Solar creates savings amid heat wave, but industry growth cools
As Vermonters cranked air conditioners during July, one of the hottest months on record, solar power in the state was responsible for $1.3 million in energy savings, according to one of the state’s largest renewable energy companies.
Across New England, solar led to almost $20 million in energy savings during the last heat wave, SunCommon said in a report released on Monday. Vermont accounts for about 17 percent of the region’s solar capacity.
SunCommon Co-President James Moore said the report, commissioned by SunCommon and prepared by Boston-based Synapse Energy Economics, confirmed their suspicion that solar helps lower peak demand during heat waves.
“And that’s where I was really surprised, during that heat wave that we looked at, solar reduced those wholesale electric prices by 14 percent” across New England, said Moore. Heat waves lead to surges in electricity demand, mostly from people blasting air conditioner units.
The report calculates savings from “behind the meter” solar, mostly net-metering on households, building roofs or other small projects.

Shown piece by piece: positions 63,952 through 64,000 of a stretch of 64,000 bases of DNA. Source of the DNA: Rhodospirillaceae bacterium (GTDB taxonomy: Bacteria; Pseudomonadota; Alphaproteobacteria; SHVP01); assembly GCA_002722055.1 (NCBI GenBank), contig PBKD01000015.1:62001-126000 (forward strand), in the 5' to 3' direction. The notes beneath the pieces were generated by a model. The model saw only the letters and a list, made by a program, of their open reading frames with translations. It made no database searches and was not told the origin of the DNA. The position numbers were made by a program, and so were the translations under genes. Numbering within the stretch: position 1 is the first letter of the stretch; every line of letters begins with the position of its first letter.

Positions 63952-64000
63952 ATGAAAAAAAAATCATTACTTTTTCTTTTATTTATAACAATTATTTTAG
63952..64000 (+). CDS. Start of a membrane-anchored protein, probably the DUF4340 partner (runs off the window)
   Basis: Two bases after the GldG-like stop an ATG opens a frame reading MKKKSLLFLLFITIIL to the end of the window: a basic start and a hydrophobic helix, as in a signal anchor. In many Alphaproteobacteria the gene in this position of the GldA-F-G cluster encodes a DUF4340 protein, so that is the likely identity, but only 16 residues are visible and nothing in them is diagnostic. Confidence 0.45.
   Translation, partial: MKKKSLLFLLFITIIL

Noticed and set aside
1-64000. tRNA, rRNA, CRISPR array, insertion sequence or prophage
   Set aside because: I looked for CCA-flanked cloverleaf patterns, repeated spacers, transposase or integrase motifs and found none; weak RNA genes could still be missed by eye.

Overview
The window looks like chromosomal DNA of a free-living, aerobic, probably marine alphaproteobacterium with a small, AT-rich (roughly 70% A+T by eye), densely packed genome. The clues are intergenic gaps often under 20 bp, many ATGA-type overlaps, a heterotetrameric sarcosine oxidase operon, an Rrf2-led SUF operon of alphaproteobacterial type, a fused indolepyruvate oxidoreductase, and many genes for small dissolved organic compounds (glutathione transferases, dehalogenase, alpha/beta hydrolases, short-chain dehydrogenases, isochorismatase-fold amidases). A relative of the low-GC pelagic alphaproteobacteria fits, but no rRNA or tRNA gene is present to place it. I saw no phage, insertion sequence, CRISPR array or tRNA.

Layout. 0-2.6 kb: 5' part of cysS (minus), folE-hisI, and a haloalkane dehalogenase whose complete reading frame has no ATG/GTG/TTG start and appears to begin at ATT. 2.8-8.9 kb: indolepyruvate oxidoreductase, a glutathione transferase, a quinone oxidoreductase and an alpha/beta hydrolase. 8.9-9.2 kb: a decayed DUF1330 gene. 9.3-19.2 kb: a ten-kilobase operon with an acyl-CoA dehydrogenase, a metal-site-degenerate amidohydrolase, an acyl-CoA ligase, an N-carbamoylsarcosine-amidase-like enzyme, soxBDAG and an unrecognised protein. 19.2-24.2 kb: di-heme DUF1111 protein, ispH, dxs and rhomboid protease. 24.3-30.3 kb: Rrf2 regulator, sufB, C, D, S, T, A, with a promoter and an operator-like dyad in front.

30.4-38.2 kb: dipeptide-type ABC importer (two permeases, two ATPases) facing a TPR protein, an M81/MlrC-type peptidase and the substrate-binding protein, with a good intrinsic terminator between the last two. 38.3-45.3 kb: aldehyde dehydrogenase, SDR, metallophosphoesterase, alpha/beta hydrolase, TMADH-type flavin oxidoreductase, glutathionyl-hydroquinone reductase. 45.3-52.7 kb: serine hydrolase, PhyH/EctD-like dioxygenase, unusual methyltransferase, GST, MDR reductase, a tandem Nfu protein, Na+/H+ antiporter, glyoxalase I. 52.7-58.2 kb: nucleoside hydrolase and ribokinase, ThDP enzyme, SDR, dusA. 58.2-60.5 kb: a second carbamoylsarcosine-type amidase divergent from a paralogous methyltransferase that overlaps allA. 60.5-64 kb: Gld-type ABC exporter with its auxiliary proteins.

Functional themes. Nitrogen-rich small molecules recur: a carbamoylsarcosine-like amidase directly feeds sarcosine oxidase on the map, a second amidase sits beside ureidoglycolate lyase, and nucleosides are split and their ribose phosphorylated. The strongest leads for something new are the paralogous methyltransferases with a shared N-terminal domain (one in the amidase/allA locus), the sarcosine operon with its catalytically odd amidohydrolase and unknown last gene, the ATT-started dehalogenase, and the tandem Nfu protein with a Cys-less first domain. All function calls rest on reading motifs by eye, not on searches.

By reducing the amount of electricity utilities have to purchase off the grid during peak energy periods, solar lowers the overall cost of wholesale electricity. Even states that do not have much solar installed, like Maine, still benefit from that decline, said Moore.
“The relatively few customers who have solar on their roof or business have an out-sized benefit…because they’re pulling the price down that everybody else has to pay,” said Moore.
Ed McNamara, regional policy director for Vermont’s Department of Public Service, said that “behind the meter solar has a similar effect as energy efficiency in terms of reducing the amount of energy that has to be produced and paid for through the wholesale market.”
Policies in Vermont require utilities to establish long-term contracts with energy generators, like the Sheffield Wind Farm, that “hedge against wholesale market volatility,” said McNamara. However, the peak caused by extreme heat can mean utilities have to purchase more energy from the region’s grid operator, ISO NE.